LC
Visayan Rhabdornis Rhabdornis rabori



Taxonomy

Taxonomic note

Rhabdornis inornatus and R. rabori (del Hoyo and Collar 2016) were previously lumped as R. inornatus following Sibley & Monroe (1990, 1993).

Taxonomic source(s)
del Hoyo, J., Collar, N.J., Christie, D.A., Elliott, A., Fishpool, L.D.C., Boesman, P. and Kirwan, G.M. 2016. HBW and BirdLife International Illustrated Checklist of the Birds of the World. Volume 2: Passerines. Lynx Edicions and BirdLife International, Barcelona, Spain and Cambridge, UK.

IUCN Red list criteria met and history
Red List criteria met
Critically Endangered Endangered Vulnerable
- - -

Red List history
Year Category Criteria
2022 Least Concern
2016 Vulnerable C2a(i)
Species attributes

Migratory status not a migrant Forest dependency High
Land mass type Average mass -
Distribution

Estimate Data quality
Extent of Occurrence breeding/resident (km2) 24,000 medium
Extent of Occurrence breeding/resident (km2) 3,000
Number of locations -
Severely Fragmented -
Population and trend
Value Data quality Derivation Year of estimate
No. of mature individuals not applicable not applicable 0
Population trend Stable suspected -
Decline (3 years/1 generation past) - - -
Decline (5 years/1 generation past) - - -
Decline (10 years/1 generation past) - - -
Decline (10 years/3 generation future) - - -
Decline (10 years/3 generation past and future) - - -
Number of subpopulations 2-50 - - -
Percentage in largest subpopulation - - -

Population justification: There is approximately 1,650 km2 of forest cover at suitable elevations for the species (Global Forest Watch [2021], using data from Hansen et al. [2013] and methods disclosed therein). Although no density data exist for R. rabori, a congener (R. mystacilis) has been estimated to occur at densities of 75 birds/km2 (Evans et al. 1991); consequently, it is considered highly unlikely, even accounting for this species' apparent comparative scarcity, that the population falls below 10,000 mature individuals.

Trend justification: The population was previously inferred to be in decline because of forest loss and fragmentation. While this species has undoubtedly lost habitat in its range in the past (especially on Negros, where almost all forest below 1,000 m was cleared by the 20th century), recent remote sensing data (Global Forest Watch [2021], using data from Hansen et al. [2013] and methods disclosed therein) indicate that over the last 10 years, forest loss in this species' range has been c.0.5-1.0%, which is too slow to infer a continuing decline, especially considering its apparent tolerance of small-scale degradation. In the absence of any other identified threats to the species, the population is therefore suspected to be stable.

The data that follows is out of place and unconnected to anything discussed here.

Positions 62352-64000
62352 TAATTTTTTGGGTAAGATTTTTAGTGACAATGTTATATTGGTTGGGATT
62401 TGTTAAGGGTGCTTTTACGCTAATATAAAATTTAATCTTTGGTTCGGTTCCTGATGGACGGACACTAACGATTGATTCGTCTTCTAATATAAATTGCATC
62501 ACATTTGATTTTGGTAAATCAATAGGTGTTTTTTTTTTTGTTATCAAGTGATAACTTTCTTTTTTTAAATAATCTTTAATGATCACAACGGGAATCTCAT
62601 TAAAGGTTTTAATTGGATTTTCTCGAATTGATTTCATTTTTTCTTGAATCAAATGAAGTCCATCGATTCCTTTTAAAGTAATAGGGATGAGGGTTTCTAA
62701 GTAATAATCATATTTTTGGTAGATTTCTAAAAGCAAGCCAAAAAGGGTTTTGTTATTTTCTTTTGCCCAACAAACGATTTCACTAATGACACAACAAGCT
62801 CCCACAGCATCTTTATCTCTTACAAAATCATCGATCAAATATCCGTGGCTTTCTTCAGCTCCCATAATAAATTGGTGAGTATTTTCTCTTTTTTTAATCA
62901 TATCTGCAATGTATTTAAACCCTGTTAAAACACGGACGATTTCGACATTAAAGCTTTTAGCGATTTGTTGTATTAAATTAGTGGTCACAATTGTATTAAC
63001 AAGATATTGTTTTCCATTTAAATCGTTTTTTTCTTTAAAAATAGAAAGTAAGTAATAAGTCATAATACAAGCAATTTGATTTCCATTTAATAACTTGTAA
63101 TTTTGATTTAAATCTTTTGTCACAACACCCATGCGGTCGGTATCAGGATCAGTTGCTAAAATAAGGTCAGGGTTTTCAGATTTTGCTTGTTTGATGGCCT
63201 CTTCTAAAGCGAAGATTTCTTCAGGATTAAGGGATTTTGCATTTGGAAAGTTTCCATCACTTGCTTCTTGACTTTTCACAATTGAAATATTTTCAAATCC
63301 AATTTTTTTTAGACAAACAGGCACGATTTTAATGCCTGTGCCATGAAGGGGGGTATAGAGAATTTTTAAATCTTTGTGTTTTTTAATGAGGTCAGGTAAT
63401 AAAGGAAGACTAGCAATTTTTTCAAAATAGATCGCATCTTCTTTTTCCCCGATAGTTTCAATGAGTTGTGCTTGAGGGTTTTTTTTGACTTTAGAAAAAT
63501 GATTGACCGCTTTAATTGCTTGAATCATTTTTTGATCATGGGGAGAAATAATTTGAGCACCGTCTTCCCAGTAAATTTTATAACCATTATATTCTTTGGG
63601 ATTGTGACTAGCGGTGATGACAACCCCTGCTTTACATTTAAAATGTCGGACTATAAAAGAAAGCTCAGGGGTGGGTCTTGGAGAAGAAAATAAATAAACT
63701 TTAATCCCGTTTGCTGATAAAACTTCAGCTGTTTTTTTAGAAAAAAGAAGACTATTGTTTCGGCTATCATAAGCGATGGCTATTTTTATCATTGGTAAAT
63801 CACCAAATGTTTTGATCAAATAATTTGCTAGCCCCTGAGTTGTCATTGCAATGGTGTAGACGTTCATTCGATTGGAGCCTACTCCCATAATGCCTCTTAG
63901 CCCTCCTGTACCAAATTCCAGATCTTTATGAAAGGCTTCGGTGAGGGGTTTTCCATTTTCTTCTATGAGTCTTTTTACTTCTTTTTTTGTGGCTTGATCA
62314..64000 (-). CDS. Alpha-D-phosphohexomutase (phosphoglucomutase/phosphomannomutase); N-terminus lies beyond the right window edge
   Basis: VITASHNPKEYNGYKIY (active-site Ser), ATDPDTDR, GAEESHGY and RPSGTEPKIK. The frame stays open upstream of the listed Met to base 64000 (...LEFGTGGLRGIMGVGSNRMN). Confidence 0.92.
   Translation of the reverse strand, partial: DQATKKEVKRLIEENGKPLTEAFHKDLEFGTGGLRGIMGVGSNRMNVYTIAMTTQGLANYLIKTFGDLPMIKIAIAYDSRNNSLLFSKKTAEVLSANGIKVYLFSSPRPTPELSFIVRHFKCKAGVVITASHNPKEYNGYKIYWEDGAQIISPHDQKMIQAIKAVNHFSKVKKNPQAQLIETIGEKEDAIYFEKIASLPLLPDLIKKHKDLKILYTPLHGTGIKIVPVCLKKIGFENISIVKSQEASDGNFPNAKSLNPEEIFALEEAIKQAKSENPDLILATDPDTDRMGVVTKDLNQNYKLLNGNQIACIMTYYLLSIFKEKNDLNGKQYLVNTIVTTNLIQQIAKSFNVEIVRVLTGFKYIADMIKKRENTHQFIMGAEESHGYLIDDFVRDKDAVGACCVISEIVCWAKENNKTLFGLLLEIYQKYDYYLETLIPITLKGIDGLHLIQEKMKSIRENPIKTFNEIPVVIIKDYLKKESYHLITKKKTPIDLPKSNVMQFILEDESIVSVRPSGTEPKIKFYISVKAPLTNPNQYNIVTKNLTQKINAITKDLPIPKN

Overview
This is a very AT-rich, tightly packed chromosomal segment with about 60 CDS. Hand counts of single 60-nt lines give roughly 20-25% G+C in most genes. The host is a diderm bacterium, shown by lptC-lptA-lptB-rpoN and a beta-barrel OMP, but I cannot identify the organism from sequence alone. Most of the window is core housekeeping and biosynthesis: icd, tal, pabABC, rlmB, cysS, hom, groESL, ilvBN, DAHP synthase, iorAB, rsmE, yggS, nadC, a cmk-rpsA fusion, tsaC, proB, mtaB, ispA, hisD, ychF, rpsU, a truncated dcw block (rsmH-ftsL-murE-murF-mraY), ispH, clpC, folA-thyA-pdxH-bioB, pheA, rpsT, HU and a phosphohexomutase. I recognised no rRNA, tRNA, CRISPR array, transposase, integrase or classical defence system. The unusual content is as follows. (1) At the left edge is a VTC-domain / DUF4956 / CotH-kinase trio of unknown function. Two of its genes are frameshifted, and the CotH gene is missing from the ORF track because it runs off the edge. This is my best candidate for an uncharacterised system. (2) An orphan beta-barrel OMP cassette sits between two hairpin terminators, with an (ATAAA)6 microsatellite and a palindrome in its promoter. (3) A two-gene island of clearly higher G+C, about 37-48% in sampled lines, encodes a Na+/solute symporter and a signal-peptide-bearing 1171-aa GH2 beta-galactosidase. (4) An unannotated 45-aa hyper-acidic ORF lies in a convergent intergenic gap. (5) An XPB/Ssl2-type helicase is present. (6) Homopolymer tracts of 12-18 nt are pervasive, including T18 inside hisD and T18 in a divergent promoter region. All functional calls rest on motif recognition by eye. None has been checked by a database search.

Country/territory distribution
Country/Territory Occurrence status Presence Resident Breeding Non-breeding Passage
Philippines N Extant Yes

Important Bird and Biodiversity Areas (IBA)
Country/Territory IBA Name

Habitats & altitude
Habitat (level 1) Habitat (level 2) Importance Occurrence
Forest Subtropical/Tropical Moist Lowland major resident
Forest Subtropical/Tropical Moist Montane major resident
Altitude 800 - 1800 m Occasional altitudinal limits  

Threats & impact
Threat (level 1) Threat (level 2) Impact and Stresses
Agriculture & aquaculture Annual & perennial non-timber crops - Agro-industry farming Timing Scope Severity Impact
Ongoing Minority (<50%) Negligible declines Low Impact: 4
Stresses
Ecosystem degradation, Ecosystem conversion
Agriculture & aquaculture Annual & perennial non-timber crops - Shifting agriculture Timing Scope Severity Impact
Ongoing Minority (<50%) Negligible declines Low Impact: 4
Stresses
Ecosystem degradation, Ecosystem conversion
Biological resource use Logging & wood harvesting - Unintentional effects: (subsistence/small scale) [harvest] Timing Scope Severity Impact
Ongoing Minority (<50%) Negligible declines Low Impact: 4
Stresses
Ecosystem degradation, Ecosystem conversion

Recommended citation
BirdLife International (2022) Species factsheet: Rhabdornis rabori. Downloaded from http://www.birdlife.org on 08/12/2022. Recommended citation for factsheets for more than one species: BirdLife International (2022) IUCN Red List for birds. Downloaded from http://www.birdlife.org on 08/12/2022.